And thank you everyone else for the advice on the drags, I'll be building some like have been suggested and testing them out. They wont be perfect for evey situation but I have plenty of spots that they will be awesome fore



I understand situations like that.It would be worth a try in the off-season but stakes may not work there.If not,I set up some stone drags way ahead.If it's appropriate for the spot,you might be able to use a dead,but solid,cedar drag.I also agree with setting right on the tracks.

I have Sabertooth drags which are real solid and very aggressive but I would never use them in that open country in my pictures,especially with wolves around.Dry prairie ground and dry prairie grass are not the same as the ground in Wolfdog's video.

I won't even use drags at the edge of cover if the prairie meets it.I've seen too many instances of canines heading to the wide open spaces.I hate hunting for an animal that I've already caught.I try to err on the side of caution when anchoring.There is nothing worse than an animal running off with a trap attached.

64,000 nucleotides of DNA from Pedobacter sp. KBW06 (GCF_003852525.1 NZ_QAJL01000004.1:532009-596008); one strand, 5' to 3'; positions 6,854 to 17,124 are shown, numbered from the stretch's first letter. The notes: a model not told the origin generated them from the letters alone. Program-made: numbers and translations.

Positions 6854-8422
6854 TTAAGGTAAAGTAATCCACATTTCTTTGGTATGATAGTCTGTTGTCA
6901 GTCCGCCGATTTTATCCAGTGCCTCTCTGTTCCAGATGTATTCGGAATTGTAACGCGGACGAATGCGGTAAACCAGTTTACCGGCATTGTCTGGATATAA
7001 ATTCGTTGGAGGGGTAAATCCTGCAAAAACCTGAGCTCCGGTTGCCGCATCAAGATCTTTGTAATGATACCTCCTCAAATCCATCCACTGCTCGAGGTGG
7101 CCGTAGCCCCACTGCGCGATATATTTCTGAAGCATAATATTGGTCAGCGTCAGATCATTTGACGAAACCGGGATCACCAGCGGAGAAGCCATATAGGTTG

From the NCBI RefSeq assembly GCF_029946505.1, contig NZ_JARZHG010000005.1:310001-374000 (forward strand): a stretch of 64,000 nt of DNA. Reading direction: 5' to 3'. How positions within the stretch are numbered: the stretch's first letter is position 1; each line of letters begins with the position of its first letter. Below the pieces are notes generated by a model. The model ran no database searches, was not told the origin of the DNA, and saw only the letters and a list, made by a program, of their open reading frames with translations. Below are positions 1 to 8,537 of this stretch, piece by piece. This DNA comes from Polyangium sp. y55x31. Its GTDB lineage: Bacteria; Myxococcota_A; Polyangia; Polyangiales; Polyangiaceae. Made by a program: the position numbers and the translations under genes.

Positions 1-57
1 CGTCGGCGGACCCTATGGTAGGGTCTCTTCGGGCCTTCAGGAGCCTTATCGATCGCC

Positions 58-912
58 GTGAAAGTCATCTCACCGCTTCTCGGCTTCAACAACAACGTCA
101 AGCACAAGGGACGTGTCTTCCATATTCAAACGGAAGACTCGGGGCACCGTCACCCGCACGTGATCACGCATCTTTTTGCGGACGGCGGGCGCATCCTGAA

Top
#6277837 - 07/12/18 05:11 PM Re: Trapping drags in prarie and grassland country [Re: Hobbs]
Wolfdog91 Offline
trapper

Registered: 07/30/13
Posts: 4027
Loc: Amite county Mississippi
^^^ taxi does have a point. Your conditions are different than mine.
_________________________
Trappermans Resident Black Guy
The Black Redneck! 20yrs
MS National Guardsmen
I Like Moddin Traps 'N Trapping Possums
Go Ordnance!!!!

Top
#6277856 - 07/12/18 05:35 PM Re: Trapping drags in prarie and grassland country [Re: Hobbs]
trappergbus Offline
trapper

Registered: 04/04/12
Posts: 3339
Loc: Southern Michigan
I've felt the pain off coyotes going away on drags, even in timber. Taxi makes exellent points. His terrain seems simalar to what you describe.. Never sacrifice location...
_________________________
Common sense catches alot of fur..
Pay homage to all you harvest..

Top
#6278011 - 07/12/18 09:24 PM Re: Trapping drags in prarie and grassland country [Re: Hobbs]
bmccoyote Offline
trapper

Registered: 08/25/16
Posts: 161
Loc: new mexico


I made these a little smaller than what I previously described but they are the same concept.

Top
#6278358 - 07/13/18 12:02 PM Re: Trapping drags in prarie and grassland country [Re: bmccoyote]
Hern Offline
trapper

Registered: 12/29/06